I’m not sure if anyone knows how weird it is being a public person, if you’re not. I know there are people on the boards and in the larger trans community who are known in their fields, so I’m sure they have a little bit better of an idea of it.
But Betty and I regularly deal with people feeling they know us better than they do. I don’t mind being out or visible or public. But it is an interesting experience, one that requires you to learn new things about how people relate and to notice when people are communicating in a way that has ‘crossed a line.’ The problem is that writing requires a writer to wear her skin as thin as she can, to bleed on the page, as some authors have put it. Some days it can be a little tricky to be thick-skinned (as a public figure) and completely open (in my writing) – simultaneously.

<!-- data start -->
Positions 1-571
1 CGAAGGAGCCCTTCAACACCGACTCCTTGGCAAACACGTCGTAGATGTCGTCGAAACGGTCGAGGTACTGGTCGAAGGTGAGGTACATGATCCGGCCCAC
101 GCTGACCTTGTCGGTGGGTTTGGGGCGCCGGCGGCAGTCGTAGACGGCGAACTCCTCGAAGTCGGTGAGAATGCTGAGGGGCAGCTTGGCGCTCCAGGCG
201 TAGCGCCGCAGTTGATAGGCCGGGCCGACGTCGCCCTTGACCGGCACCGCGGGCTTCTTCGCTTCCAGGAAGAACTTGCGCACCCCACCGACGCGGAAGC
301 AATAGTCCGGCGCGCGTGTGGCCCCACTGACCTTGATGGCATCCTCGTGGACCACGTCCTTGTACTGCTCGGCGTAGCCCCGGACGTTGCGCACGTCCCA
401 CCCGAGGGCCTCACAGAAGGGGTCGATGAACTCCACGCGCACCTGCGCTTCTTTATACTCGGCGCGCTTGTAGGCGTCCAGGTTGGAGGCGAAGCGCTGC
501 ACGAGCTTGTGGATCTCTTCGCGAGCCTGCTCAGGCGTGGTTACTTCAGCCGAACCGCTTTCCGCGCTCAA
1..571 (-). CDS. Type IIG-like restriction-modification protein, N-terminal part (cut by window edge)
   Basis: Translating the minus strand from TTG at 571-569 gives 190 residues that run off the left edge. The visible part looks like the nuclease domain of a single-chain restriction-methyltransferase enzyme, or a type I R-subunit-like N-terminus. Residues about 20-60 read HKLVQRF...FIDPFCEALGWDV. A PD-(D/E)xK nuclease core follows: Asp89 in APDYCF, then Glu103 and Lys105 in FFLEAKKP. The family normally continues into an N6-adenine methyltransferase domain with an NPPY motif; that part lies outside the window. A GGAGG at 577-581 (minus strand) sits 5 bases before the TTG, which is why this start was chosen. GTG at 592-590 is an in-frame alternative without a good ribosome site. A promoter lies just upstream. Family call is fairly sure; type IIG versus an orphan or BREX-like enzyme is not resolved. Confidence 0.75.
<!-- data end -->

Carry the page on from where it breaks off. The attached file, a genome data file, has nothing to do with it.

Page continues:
Having been a devoted fan of more than one band when I was a teenager – and currently being a fan of Rufus Wainwright – I understand how people have a sense of “me.” I also know now that anything I think I “know” about someone public is probably mostly wrong, or a part of the truth.
Anyone who knows me personally knows that I hate having my looks discussed. It’s not because I don’t think I’m pretty or any self-esteem issue like that; it’s just that I don’t think it’s worth discussing. I look like what I look like: nothing more, nothing less. Some people find me attractive, others don’t, but mostly I’m pretty content with my lot in that department. But at the same time it just seems odd for people who don’t know me to talk about what I look like. Talk about my ideas, my writing, my lectures and workshops – of course. Those are things I work on, that I care about, that I actually like feedback about. But my looks? Pah.
But who am I kidding? In a community where both passability and prettiness count for something, I’d be fooling myself to think I’d be left out of the self- and other- scrutiny in the looks department.
And yet – and yet: I would rather be left out, please.